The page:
Matt HutsellWednesday, December 19, 2012 6:15:11 PMF-ing Canada.
Erik TremblayWednesday, December 19, 2012 6:55:26 PM So apparently there's no protection for first responders in canada eh?
Chris FryeWednesday, December 19, 2012 6:56:07 PMNo...F'ing French Canada!!
Jim SilvernailWednesday, December 19, 2012 7:30:32 PMSounds like a judge that is one idiot that should be impeached.
Gary M DreyerWednesday, December 19, 2012 8:07:36 PMamazing no gross negligence involved hard to believe that the court would make that decision
Jon WhiskeyWednesday, December 19, 2012 9:11:02 PMWhat a thanks for coming out, being the ONLY people willing to go in and fight a fire..."Here's a big thanks" *Slap* "This is now YOUR fault".
James A SwartWednesday, December 19, 2012 9:18:30 PMThe judge should ask the insurance company if they would rather they would have them let the place burn to the ground anyone who has been in a fire fighting service knows that you have to vent the building and alot of fire departments use chain saws. The judge really needs to rethink his logic.
Thomas CallawayThursday, December 20, 2012 5:18:57 AMI guess the fact it was a Styrofoam plant had nothing to do with the severity of the fire.
Darrin HaskellThursday, December 20, 2012 5:26:51 AMI'm positive I could site many litigations against many fire depts around the world, not just Canada! This has nothing to do with where people are from and the fact that people will sue over anything if it means they don't have to take responsibility or use common sense.lawmakers need to take a look at these lawsuits and enact some legislation to protect first responders. This was in no way negligent and is a crock!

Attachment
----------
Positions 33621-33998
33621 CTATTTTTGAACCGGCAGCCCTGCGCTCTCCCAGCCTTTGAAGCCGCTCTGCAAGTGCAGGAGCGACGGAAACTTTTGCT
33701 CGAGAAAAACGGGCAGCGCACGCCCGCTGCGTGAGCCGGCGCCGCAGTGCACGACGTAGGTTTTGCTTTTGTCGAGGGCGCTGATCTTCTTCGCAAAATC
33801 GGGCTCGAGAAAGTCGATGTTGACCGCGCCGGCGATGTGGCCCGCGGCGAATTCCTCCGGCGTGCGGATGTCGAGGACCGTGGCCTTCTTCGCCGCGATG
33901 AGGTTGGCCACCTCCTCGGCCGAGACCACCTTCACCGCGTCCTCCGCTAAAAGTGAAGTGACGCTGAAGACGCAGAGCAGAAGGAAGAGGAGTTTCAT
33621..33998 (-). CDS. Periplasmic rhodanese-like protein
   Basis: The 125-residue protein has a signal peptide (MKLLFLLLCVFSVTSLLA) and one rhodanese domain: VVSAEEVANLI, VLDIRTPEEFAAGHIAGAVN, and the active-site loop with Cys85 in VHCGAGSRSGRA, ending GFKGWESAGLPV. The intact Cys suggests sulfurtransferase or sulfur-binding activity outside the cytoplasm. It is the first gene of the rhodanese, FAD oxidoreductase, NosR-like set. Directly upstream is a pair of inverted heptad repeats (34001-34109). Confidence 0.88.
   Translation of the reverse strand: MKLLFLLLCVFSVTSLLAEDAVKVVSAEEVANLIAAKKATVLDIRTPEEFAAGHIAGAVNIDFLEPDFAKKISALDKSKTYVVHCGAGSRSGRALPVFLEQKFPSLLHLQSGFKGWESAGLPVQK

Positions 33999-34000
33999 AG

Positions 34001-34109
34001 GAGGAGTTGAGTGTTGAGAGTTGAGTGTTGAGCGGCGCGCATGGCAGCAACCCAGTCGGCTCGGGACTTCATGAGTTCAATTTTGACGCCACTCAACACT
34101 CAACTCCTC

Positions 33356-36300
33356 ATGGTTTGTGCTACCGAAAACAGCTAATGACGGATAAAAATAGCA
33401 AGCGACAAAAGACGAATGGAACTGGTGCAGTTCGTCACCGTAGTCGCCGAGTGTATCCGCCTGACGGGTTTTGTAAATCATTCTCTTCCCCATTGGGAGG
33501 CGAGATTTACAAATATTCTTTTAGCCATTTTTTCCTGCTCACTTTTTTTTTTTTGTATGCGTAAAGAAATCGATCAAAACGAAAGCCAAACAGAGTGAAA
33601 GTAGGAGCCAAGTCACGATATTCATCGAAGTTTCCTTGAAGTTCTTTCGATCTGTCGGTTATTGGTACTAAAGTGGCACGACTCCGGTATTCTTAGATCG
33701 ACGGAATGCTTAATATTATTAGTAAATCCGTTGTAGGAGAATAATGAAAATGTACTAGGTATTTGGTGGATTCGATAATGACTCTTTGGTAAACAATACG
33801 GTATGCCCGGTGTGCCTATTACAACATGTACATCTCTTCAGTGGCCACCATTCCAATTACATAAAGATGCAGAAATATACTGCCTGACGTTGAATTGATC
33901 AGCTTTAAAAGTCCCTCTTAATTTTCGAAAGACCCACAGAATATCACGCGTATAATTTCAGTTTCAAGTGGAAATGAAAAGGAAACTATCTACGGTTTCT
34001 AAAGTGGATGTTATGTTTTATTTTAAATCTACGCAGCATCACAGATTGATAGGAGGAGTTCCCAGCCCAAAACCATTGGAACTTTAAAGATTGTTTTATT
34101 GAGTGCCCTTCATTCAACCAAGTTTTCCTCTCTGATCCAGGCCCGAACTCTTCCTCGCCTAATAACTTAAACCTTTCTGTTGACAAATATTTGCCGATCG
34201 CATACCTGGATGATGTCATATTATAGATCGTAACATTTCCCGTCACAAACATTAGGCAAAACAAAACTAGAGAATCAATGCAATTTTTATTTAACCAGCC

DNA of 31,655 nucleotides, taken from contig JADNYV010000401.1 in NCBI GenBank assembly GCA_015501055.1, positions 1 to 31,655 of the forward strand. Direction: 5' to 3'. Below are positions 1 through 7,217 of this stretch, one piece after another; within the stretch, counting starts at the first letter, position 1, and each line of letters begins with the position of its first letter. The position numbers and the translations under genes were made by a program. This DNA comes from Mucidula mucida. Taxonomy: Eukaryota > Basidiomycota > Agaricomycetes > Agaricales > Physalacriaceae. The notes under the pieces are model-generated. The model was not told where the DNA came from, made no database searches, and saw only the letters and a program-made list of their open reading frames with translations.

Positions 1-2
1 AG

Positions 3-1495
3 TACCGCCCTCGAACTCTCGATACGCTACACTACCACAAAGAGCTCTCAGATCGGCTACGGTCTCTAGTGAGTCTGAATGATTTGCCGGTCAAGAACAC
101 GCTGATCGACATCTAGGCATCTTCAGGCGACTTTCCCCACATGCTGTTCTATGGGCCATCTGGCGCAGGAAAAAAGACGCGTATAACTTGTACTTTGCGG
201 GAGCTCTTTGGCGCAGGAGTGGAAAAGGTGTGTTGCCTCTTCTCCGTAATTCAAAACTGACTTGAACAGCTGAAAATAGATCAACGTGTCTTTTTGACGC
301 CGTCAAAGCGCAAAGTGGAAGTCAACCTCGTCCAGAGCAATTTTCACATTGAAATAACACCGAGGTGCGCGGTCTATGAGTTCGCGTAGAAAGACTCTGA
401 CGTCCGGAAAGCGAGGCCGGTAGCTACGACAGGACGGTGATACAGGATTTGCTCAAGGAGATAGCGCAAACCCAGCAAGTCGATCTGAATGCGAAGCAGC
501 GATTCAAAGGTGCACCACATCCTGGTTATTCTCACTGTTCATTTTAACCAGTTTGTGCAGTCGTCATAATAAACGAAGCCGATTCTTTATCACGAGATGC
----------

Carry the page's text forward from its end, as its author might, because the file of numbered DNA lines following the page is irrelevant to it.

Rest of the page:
John J. BrazilThursday, December 20, 2012 11:18:14 AMIs the Judge and the Insurer brothers? How can this be! Will not risk life and firefighters for this Insurer with my team..
Let the insurer fight the fire next time.
Bill HoeftThursday, December 20, 2012 12:27:20 PMRemember, a judge is nothing more than an attorney paid with taxpayer dollars. They all feed at the same trough.
Timmy BeaulieuFriday, December 21, 2012 10:22:09 AMWow is all I have to say .. What is this world comingg to
Maynardville Fire DepartmentThursday, December 27, 2012 12:51:21 PMWe agree with Jack! This is Ridiculous! By allowing, this to happen it only gives the insurance company whoís interest we protect by the way of the laws, a new avenue for income so they donít have to pay out to their incompetent customer who canít or wonít tell us that they have METHYL ETHYL BAD STUFF stored in a room! Or they will not take the time to fill out the Tier II forms and submit them! This is a bad day for the fire service just wait other insurance companies will be trying this too on fires. Then they will question our methods. We all know in the fire service that no two fires are the same, and what works for one, may not work on the next.